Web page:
[This article is the third in a three-part series. Part one focused on inflation and compensation. Part two focused on inflation and health care costs.]
If inflation rates trend higher over the coming years, as is expected, retirement plan sponsors may need to adjust their plans' investment options. Likewise, plan participants should consider increasing their savings deferral rates, if possible.
As noted in part one of this series, the consumer price index (CPI) in May rose 5 percent from 12 months earlier, which is the largest yearly gain since August 2008, the U.S. Bureau of Labor Statistics (BLS) reported on June 10. In comparison, the CPI rose 1.6 percent year over year for 2020.
[Update: the CPI rose 5.4 percent year over year in June 2021, the BLS reported on July 13.]
Some economists expect the recent surge in prices to moderate but warn that inflation may still be significantly higher over the coming years.
While the Social Security cost-of-living increase for retirees was 1.3 percent for 2021, Kiplinger reports it's likely to tick up to 4.5 percent next year, the biggest jump since 2008. That's an indication of the challenge facing 401(k) accounts, which, unlike Social Security, don't adjust automatically to keep pace with inflation.
"Even a 3 percent inflation rate can mean the cost of living can double within 24 years," Kelly LaVigne, vice president of advanced markets for Allianz Life Insurance Co., wrote on the Kiplinger website. "It's no wonder then that over half (57 percent) of Americans are worried inflation will make basic retirement expenses unaffordable," he added, citing Allianz Life's 2020 Retirement Risk Readiness Study, with responses from 1,000 U.S. adults.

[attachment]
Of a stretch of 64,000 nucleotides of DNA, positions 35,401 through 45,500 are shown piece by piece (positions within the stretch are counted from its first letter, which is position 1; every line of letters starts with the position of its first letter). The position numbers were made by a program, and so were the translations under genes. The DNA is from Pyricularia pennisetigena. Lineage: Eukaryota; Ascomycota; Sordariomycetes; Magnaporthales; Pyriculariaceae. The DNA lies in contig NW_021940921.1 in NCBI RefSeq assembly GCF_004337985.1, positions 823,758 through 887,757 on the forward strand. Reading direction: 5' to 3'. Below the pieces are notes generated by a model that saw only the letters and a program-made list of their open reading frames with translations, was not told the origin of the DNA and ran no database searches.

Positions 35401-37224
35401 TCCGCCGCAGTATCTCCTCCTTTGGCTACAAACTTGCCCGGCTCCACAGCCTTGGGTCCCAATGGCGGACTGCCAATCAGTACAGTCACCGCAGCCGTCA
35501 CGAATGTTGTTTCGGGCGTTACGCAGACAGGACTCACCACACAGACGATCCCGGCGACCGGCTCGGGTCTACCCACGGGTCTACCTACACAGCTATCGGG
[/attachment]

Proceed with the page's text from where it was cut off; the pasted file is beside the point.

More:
[Update: Based on the June CPI data, the Senior Citizen League projects Social Security benefits could increase 6.1 percent in 2022, nearly five times the 1.3 percent cost of living increase in January 2021. "If current inflationary trends continue through September, the result could be the largest annual cost-of-living increase in Social Security benefits since 1983," reported InvestmentNews.]
401(k) Plan Considerations
For employees who are saving through 401(k) or similar defined contribution plans, "the impact of higher inflation is currently being felt by participants in the short run, as inflation has caused interest rates to rise and the value of bond funds to fall," said Robert Janson, senior vice president for wealth management and senior portfolio manager at benefits broker GCG Financial, an Alera Company.
"In the long run, if inflation persists, participants will have to save more to overcome higher prices for goods and services in the future," he noted.
According to investment firm TIAA, plan sponsors should "make sure your investment lineup is structured appropriately for changing market environments, such as rising interest rates." As plan sponsors review their plan's investment menu, they "may want to … consider the implications of rising rates and whether your investment options address this market environment."